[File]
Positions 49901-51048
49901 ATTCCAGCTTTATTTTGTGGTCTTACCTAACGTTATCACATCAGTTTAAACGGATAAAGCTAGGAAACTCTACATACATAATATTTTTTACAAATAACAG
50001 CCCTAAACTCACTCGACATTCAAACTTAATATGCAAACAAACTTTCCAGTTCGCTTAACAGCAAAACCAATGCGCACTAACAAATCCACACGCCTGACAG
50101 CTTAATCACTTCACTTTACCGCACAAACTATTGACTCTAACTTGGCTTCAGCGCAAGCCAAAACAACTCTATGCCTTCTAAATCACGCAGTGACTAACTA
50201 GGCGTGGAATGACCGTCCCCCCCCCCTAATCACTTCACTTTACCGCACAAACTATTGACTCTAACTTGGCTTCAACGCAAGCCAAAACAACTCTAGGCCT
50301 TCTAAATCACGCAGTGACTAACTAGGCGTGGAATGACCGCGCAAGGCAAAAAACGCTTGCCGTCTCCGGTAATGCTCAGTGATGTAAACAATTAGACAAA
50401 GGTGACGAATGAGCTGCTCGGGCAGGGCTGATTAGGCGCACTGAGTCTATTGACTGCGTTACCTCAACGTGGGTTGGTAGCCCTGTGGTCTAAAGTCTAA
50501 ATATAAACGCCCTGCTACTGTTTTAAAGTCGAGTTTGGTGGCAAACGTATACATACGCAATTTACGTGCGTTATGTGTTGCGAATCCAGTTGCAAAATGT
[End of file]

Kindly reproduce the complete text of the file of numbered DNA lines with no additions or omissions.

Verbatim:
Positions 49901-51048
49901 ATTCCAGCTTTATTTTGTGGTCTTACCTAACGTTATCACATCAGTTTAAACGGATAAAGCTAGGAAACTCTACATACATAATATTTTTTACAAATAACAG
50001 CCCTAAACTCACTCGACATTCAAACTTAATATGCAAACAAACTTTCCAGTTCGCTTAACAGCAAAACCAATGCGCACTAACAAATCCACACGCCTGACAG
50101 CTTAATCACTTCACTTTACCGCACAAACTATTGACTCTAACTTGGCTTCAGCGCAAGCCAAAACAACTCTATGCCTTCTAAATCACGCAGTGACTAACTA
50201 GGCGTGGAATGACCGTCCCCCCCCCCTAATCACTTCACTTTACCGCACAAACTATTGACTCTAACTTGGCTTCAACGCAAGCCAAAACAACTCTAGGCCT
50301 TCTAAATCACGCAGTGACTAACTAGGCGTGGAATGACCGCGCAAGGCAAAAAACGCTTGCCGTCTCCGGTAATGCTCAGTGATGTAAACAATTAGACAAA
50401 GGTGACGAATGAGCTGCTCGGGCAGGGCTGATTAGGCGCACTGAGTCTATTGACTGCGTTACCTCAACGTGGGTTGGTAGCCCTGTGGTCTAAAGTCTAA
50501 ATATAAACGCCCTGCTACTGTTTTAAAGTCGAGTTTGGTGGCAAACGTATACATACGCAATTTACGTGCGTTATGTGTTGCGAATCCAGTTGCAAAATGT